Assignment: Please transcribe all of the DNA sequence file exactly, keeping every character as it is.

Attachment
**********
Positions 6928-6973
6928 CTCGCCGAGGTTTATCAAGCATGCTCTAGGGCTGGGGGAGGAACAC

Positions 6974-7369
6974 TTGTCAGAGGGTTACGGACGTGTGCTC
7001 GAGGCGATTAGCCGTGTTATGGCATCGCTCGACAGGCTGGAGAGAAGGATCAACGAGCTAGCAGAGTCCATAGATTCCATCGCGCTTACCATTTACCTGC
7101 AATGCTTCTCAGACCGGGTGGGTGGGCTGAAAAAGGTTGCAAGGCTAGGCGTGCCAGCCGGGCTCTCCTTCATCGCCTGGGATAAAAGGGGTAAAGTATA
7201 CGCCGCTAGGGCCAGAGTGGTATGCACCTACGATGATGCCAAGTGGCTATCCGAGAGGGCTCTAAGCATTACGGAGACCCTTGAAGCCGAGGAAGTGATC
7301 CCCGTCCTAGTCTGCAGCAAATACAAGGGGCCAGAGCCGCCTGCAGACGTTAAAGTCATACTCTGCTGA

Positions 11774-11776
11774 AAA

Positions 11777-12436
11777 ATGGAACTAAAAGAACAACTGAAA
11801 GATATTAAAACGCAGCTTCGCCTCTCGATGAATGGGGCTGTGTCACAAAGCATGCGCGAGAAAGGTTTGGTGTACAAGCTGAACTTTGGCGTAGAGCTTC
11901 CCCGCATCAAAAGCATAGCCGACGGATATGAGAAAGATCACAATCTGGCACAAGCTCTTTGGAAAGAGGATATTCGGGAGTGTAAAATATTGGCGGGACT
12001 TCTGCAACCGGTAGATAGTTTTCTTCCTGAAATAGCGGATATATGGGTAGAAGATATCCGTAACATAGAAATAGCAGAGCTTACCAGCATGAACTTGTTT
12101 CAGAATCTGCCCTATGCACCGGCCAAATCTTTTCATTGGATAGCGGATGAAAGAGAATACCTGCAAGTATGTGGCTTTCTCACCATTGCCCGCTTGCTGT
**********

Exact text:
Positions 6928-6973
6928 CTCGCCGAGGTTTATCAAGCATGCTCTAGGGCTGGGGGAGGAACAC

Positions 6974-7369
6974 TTGTCAGAGGGTTACGGACGTGTGCTC
7001 GAGGCGATTAGCCGTGTTATGGCATCGCTCGACAGGCTGGAGAGAAGGATCAACGAGCTAGCAGAGTCCATAGATTCCATCGCGCTTACCATTTACCTGC
7101 AATGCTTCTCAGACCGGGTGGGTGGGCTGAAAAAGGTTGCAAGGCTAGGCGTGCCAGCCGGGCTCTCCTTCATCGCCTGGGATAAAAGGGGTAAAGTATA
7201 CGCCGCTAGGGCCAGAGTGGTATGCACCTACGATGATGCCAAGTGGCTATCCGAGAGGGCTCTAAGCATTACGGAGACCCTTGAAGCCGAGGAAGTGATC
7301 CCCGTCCTAGTCTGCAGCAAATACAAGGGGCCAGAGCCGCCTGCAGACGTTAAAGTCATACTCTGCTGA

Positions 11774-11776
11774 AAA

Positions 11777-12436
11777 ATGGAACTAAAAGAACAACTGAAA
11801 GATATTAAAACGCAGCTTCGCCTCTCGATGAATGGGGCTGTGTCACAAAGCATGCGCGAGAAAGGTTTGGTGTACAAGCTGAACTTTGGCGTAGAGCTTC
11901 CCCGCATCAAAAGCATAGCCGACGGATATGAGAAAGATCACAATCTGGCACAAGCTCTTTGGAAAGAGGATATTCGGGAGTGTAAAATATTGGCGGGACT
12001 TCTGCAACCGGTAGATAGTTTTCTTCCTGAAATAGCGGATATATGGGTAGAAGATATCCGTAACATAGAAATAGCAGAGCTTACCAGCATGAACTTGTTT
12101 CAGAATCTGCCCTATGCACCGGCCAAATCTTTTCATTGGATAGCGGATGAAAGAGAATACCTGCAAGTATGTGGCTTTCTCACCATTGCCCGCTTGCTGT